Chapter 2: Make a Macro Do Complex Tasks


Chapter at a Glance

image from book

In this chapter, you will learn to:

  • Break a complex project into manageable pieces.

  • Watch a macro run one statement at a time.

  • Enter values into a macro while it’s running.

  • Record movements relative to the active cell.

  • Create a macro that runs other macros.

Rube Goldberg was famous for inventing intricate contraptions with hundreds of parts that made what should have been a simple device appear wildly complex. For example, his cat “alarm clock” drops a ball into a bucket and the weight of the bucket lifts a lever that releases a spring that wakes up a cat. The Milton Bradley game company has had years of success with the Mousetrap game, which is based on a Rube Goldberg concept. Rube Goldberg contraptions are fun to look at. Two massive, perpetually working Rube Goldberg contraptions in the lobby of Boston’s Logan International Airport have entertained travelers for hours.

Entertainment is one thing. Getting your job done is another. For example, the steps you might go through to get out a monthly report can be as complicated as a Rube Goldberg invention. First you import the monthly order file and add new columns to it. Then you sort it and print it and sort it a different way and print it again. Then you paste it at the end of the cumulative order-history file, and so forth. Each step has to be completed just right before the next one is started. Pretty soon, you start scheduling your vacations around the project because you don’t want to train someone else to do it. Right?

One good use for macros is making cumbersome Rube Goldberg tasks simple. By putting the numerous steps involved in creating that Rube Goldberg monthly report in a macro, you can accomplish the task with one mouse click.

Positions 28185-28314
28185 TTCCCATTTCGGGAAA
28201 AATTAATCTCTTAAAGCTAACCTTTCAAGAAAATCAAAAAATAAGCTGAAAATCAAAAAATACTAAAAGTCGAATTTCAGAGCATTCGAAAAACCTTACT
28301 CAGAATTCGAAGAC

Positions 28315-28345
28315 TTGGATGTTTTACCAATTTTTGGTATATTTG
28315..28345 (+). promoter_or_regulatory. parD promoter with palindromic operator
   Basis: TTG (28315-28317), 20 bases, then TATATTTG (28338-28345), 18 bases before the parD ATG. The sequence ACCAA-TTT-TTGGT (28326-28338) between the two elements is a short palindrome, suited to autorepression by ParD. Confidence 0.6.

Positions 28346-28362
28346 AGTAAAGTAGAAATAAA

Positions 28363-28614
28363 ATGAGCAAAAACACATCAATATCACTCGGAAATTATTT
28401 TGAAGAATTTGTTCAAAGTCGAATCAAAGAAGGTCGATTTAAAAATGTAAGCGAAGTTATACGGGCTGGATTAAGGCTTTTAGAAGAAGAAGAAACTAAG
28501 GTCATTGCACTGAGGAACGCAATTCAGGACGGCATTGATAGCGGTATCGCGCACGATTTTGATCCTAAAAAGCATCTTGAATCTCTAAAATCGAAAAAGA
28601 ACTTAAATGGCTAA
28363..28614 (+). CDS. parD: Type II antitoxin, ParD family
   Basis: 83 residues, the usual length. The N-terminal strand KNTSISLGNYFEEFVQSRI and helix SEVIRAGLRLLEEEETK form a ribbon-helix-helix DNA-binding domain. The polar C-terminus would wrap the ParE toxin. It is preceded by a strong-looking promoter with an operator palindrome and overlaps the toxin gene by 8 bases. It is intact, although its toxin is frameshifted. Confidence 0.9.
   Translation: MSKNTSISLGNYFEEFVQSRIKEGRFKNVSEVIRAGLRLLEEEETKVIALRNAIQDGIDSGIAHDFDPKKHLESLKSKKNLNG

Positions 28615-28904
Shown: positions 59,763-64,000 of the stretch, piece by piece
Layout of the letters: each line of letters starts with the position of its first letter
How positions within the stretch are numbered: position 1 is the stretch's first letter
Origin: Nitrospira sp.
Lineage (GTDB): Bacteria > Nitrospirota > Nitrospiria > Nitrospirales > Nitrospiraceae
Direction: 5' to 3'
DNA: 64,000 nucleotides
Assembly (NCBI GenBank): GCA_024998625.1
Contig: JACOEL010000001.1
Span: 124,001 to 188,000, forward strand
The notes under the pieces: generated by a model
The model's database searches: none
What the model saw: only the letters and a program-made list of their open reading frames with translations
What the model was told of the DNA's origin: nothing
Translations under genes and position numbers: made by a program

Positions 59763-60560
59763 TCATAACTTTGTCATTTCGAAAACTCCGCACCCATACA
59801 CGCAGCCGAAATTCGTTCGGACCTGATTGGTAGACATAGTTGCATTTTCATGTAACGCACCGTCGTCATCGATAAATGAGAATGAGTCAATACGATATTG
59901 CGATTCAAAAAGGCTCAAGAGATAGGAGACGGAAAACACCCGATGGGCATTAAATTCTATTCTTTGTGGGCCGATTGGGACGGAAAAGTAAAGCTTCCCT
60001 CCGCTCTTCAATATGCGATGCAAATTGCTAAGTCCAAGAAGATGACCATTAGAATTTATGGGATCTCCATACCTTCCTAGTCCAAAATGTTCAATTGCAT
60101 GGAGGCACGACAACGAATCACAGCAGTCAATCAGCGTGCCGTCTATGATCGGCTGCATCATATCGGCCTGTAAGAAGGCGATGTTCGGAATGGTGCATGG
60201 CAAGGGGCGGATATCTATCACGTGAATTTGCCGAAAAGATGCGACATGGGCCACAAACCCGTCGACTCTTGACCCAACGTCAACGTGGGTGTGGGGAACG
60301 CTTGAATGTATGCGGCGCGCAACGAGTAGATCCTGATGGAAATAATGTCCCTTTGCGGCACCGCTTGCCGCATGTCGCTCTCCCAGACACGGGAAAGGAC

The secret to creating a macro capable of handling a long, intricate project is to break the project into small pieces, create a macro for each piece, and then glue the pieces together. If you just turn on the recorder, carry out 400 steps, and cross your fingers hoping for the best, you have about a 1-in-400 chance of having your macro work properly. Let’s look at a hypothetical example.

As the bookkeeper at Lucerne Publishing, you have an elaborate month-end project that you’d like to automate so that you can delegate it to subordinates when you go on vacation. You get a monthly summary report of orders for the previous month from the order-processing system.

image from book

The report shows sales information for each combination of state, channel, price range, and category. The order-processing system still exports the report as a text file. You prepare the file and add the new month’s orders to a cumulative order-history database.

This chapter shows you how to record the separate tasks that make up this large, complex project as small, testable macros. Subsequently, you combine these small macros into one comprehensive macro. Along the way, you might learn some useful techniques for completing everyday tasks as well.

On The CD-Important 

Before you complete this chapter, you need to install the practice files from the book’s companion CD to their default locations. See “Using the Book’s CD” on page xv for more information.

USE a new blank, macro-enabled workbook and the Orders.xlsx and Nov2007.txt files. These practice files are located in the Documents\MSP\ExcelVBA07SBS folder.

BE SURE TO save the new workbook as Chapter02.xlsx in the trusted Work folder that you created in Chapter 1. (If you didn’t create a trusted folder, you will have to enable the macros each time you close and re-open the workbook. For details about macro-enabled workbooks and creating a trusted folder, see “Save the Macro Workbook” in Chapter 1, “Make a Macro Do Simple Tasks.”)

OPEN the Chapter02.xlsx workbook.



Microsoft Office Excel 2007 Visual Basic for Applications Step by Step
Microsoft Excel 2002 Visual Basic for Applications Step by Step (Step by Step (Microsoft))
ISBN: 0735613591
EAN: 2147483647
Year: 2004
Pages: 99
Authors: Reed Jacobsen

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